ACR CONVERGENCE 2020—Rheumatology practices nationwide quickly ramped up telehealth in the early days of the COVID-19 pandemic. An ACR Convergence session, Telerheumatology: How COVID-19 Changed It & What’s in the Future, covered recent trends in telehealth usage by rheumatology practices, anticipated regulatory and payer policy changes in the coming year, and provided tips from the director of a large, regional telerheumatology program.
You Might Also Like
Also By This Author
Before COVID-19, various barriers limited use of telehealth by many providers, said Christopher Phillips, MD, FACR, a rheumatologist in Paducah, Ky., and chair of the ACR Insurance Subcommittee.
“There were technical barriers, one of which revolved around the need for Health Insurance Portability and Accountability Act (HIPAA)-compliant platforms, some of which were perceived as difficult to use. There was also a need to train employees to use telehealth platforms and lingering questions about internet connectivity,” said Dr. Phillips. “Financial barriers included negative perceptions about the cost of new equipment and which telehealth services and providers would be covered by payers.”
A 2016 American Medical Association survey across all specialties found that only 15% of providers worked in practices that widely used telehealth, and this included remote radiology services, which are more common in rural areas.1 In a recent survey of 45 Veterans Health Administration rheumatologists, providers expressed concerns that telehealth limited their ability to do physical exams and joint counts, as well as collect patient-reported outcomes, and that many patients still need in-person laboratory monitoring.2
Before the pandemic, the Centers for Medicare & Medicaid Services (CMS) not only required HIPAA-compliant platforms, but to cover telehealth services, Medicare patients had to live in an area designated as rural by the agency and visit a designated facility to receive care—they could not receive care from their own homes—and Medicare did not cover audio-only care, Dr. Phillips said.3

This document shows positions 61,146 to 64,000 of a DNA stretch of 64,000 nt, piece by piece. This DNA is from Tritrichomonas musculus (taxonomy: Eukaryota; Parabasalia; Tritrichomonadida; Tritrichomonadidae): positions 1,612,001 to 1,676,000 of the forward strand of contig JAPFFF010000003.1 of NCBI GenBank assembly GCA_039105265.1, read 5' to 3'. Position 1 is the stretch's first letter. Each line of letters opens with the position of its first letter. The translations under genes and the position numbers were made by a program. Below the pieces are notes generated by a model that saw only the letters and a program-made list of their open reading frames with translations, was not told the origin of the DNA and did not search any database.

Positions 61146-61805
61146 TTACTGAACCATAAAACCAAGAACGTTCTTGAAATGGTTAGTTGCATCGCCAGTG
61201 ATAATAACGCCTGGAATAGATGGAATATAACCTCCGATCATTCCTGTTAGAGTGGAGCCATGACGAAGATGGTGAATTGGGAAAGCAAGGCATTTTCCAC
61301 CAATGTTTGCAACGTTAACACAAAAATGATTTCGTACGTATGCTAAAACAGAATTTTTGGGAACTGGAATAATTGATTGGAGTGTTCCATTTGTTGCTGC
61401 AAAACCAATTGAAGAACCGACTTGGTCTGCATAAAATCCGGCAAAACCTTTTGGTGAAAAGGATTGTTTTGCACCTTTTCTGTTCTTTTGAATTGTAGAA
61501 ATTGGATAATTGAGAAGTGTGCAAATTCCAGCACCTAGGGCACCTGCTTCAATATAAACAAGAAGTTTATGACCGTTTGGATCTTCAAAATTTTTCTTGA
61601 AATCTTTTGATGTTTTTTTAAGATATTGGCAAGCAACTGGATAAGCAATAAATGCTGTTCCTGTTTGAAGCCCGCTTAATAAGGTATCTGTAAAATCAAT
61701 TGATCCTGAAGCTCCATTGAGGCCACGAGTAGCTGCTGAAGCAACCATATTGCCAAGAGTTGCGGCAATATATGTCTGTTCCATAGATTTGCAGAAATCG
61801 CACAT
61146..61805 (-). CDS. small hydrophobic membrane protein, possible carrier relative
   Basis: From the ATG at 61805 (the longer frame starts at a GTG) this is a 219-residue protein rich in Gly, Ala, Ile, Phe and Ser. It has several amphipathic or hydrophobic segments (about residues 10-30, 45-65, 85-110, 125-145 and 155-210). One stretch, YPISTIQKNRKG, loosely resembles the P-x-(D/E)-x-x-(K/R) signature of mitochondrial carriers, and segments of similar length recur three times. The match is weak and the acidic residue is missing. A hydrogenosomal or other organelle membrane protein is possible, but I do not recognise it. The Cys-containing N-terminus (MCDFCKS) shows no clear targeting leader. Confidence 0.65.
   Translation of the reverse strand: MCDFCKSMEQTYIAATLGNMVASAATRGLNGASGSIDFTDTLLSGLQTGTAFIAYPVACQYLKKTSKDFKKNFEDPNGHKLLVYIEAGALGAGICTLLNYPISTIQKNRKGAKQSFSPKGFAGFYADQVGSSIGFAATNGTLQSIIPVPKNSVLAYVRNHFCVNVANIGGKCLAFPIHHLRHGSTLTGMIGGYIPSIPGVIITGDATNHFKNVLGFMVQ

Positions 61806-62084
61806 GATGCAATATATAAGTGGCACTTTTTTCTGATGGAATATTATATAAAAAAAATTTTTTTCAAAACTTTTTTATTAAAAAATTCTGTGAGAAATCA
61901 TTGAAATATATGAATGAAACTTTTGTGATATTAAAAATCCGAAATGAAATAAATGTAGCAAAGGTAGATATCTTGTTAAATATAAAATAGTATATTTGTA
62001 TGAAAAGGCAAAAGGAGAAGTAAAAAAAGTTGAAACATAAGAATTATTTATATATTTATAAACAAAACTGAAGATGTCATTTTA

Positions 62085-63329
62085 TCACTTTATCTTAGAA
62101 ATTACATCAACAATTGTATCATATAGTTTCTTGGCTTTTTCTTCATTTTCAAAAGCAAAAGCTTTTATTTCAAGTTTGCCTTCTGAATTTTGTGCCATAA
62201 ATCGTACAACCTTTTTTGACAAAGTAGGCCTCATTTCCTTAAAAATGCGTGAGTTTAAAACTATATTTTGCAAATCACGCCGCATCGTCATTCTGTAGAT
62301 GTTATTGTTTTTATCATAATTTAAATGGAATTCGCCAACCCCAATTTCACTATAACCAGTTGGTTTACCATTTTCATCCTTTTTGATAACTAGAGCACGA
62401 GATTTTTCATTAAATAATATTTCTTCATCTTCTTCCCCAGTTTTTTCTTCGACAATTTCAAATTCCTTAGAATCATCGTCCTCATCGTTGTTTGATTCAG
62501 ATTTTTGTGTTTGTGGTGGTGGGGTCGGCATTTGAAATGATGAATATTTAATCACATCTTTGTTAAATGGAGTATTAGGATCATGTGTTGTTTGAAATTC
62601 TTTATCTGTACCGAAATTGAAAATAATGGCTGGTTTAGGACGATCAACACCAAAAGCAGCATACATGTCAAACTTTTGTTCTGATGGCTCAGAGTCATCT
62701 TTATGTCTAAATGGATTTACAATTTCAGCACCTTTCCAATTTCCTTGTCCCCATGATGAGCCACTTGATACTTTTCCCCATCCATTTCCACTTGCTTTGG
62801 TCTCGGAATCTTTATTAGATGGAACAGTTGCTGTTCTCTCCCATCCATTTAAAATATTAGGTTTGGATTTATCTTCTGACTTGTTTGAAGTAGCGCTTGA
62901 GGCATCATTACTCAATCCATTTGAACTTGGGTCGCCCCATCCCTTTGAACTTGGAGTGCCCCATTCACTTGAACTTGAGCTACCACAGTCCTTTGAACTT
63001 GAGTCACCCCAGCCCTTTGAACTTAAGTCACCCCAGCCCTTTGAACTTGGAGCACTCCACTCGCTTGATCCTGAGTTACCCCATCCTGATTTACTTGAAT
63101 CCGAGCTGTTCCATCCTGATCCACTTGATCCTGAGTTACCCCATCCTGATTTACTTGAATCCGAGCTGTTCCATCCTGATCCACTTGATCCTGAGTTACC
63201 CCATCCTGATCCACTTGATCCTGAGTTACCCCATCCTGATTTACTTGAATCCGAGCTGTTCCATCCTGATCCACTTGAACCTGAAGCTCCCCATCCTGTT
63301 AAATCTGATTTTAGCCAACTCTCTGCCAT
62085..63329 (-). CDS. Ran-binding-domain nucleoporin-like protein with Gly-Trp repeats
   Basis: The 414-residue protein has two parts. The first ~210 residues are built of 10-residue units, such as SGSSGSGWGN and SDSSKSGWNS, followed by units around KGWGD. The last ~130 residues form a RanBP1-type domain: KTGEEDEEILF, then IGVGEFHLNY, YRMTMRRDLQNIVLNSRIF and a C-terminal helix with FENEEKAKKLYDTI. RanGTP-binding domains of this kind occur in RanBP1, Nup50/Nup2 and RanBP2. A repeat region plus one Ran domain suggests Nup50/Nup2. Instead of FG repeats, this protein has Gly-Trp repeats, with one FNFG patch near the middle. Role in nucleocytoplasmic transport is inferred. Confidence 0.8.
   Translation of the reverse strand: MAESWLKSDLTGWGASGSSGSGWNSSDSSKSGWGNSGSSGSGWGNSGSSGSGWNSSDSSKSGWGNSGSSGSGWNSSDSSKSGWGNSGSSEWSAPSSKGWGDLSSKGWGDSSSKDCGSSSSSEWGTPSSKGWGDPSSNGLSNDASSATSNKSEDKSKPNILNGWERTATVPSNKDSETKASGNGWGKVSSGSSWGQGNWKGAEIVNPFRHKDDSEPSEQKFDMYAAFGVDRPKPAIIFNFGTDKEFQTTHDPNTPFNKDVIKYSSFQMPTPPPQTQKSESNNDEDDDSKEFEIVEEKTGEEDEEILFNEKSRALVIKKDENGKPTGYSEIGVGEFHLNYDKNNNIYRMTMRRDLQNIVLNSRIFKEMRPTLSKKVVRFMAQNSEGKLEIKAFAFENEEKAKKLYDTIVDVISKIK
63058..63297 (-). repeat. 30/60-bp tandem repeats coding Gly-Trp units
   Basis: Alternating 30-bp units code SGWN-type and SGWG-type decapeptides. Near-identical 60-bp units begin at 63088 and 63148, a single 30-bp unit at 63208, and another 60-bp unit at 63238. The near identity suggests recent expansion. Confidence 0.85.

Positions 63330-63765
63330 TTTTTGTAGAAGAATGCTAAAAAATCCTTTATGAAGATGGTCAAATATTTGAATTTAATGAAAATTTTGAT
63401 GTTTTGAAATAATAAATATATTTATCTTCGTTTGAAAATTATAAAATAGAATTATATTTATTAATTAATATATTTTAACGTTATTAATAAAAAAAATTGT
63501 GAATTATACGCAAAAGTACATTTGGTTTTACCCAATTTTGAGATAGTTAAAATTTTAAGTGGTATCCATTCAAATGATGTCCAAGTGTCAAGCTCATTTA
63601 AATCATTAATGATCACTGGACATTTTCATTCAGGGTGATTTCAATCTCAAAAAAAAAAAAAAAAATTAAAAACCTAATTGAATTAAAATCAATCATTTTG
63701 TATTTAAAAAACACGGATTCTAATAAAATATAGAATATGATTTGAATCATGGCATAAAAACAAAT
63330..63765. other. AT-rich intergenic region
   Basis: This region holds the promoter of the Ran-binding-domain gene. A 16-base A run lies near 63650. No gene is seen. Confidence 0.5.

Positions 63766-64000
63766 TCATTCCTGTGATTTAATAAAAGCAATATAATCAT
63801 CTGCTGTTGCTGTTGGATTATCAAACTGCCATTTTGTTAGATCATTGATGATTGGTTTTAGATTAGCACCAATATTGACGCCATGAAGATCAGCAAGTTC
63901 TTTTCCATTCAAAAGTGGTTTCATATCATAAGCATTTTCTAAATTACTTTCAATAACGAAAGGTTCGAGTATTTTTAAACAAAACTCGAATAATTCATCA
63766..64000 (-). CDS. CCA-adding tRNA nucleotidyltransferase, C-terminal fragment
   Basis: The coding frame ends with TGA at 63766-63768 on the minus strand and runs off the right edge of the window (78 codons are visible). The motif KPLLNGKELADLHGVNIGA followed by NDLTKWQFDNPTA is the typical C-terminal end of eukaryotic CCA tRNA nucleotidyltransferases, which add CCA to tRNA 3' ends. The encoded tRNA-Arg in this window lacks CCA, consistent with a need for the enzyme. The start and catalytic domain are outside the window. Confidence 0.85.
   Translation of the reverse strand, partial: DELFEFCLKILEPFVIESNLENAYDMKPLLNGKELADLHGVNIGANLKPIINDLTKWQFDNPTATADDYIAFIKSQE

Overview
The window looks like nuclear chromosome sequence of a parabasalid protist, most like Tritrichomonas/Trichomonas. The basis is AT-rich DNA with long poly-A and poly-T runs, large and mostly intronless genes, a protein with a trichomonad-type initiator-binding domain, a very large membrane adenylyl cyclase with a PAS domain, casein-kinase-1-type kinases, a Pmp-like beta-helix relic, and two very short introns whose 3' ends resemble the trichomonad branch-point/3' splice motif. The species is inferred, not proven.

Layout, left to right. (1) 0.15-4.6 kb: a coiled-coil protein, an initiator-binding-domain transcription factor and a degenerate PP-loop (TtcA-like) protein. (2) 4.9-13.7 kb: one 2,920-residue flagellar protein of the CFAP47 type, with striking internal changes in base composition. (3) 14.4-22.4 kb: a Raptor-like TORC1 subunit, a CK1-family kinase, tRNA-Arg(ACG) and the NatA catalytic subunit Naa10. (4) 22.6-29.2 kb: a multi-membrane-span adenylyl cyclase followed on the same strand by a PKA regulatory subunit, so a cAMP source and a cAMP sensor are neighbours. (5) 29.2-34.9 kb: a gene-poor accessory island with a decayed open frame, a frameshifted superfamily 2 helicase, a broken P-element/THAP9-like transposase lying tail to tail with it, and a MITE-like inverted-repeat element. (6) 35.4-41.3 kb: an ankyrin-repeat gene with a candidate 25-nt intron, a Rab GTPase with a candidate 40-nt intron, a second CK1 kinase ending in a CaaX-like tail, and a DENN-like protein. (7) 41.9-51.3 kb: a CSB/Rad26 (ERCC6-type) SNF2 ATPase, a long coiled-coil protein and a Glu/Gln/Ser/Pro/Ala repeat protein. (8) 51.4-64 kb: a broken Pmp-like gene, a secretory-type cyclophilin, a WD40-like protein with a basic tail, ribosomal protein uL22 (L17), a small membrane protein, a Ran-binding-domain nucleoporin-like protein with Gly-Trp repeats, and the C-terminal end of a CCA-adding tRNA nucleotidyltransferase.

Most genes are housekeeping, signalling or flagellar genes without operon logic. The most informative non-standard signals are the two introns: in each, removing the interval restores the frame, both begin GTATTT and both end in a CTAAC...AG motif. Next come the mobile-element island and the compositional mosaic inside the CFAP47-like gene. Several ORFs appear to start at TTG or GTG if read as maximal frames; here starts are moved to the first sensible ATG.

COVID-19 changed everything. In-person visits across all medical specialties declined by 60% in the U.S. from mid-February through late March, and as of June 1, 32% of respondents reported that most of their patient visits were virtual, according to a survey conducted by The Commonwealth Fund.4
In March, CMS temporarily waived many restrictions to coverage of telehealth services for Medicare patients, using Section 1135 of the U.S. Social Security Act, for the duration of the public health emergency, Dr. Phillips said. Changes included payment parity for virtual and in-person office visits, allowing all patients to receive telehealthcare from their homes instead of just those in rural areas, waiving penalties for using non-secure platforms like FaceTime or Skype and covering brief, telephone-only “virtual check-ins” for existing patients. CMS has renewed these waivers every 90 days since March, and Medicare now provides payment parity for audio-only visits equivalent to a level 2 office visit for the duration of the pandemic. Some, but not all commercial payers have followed suit.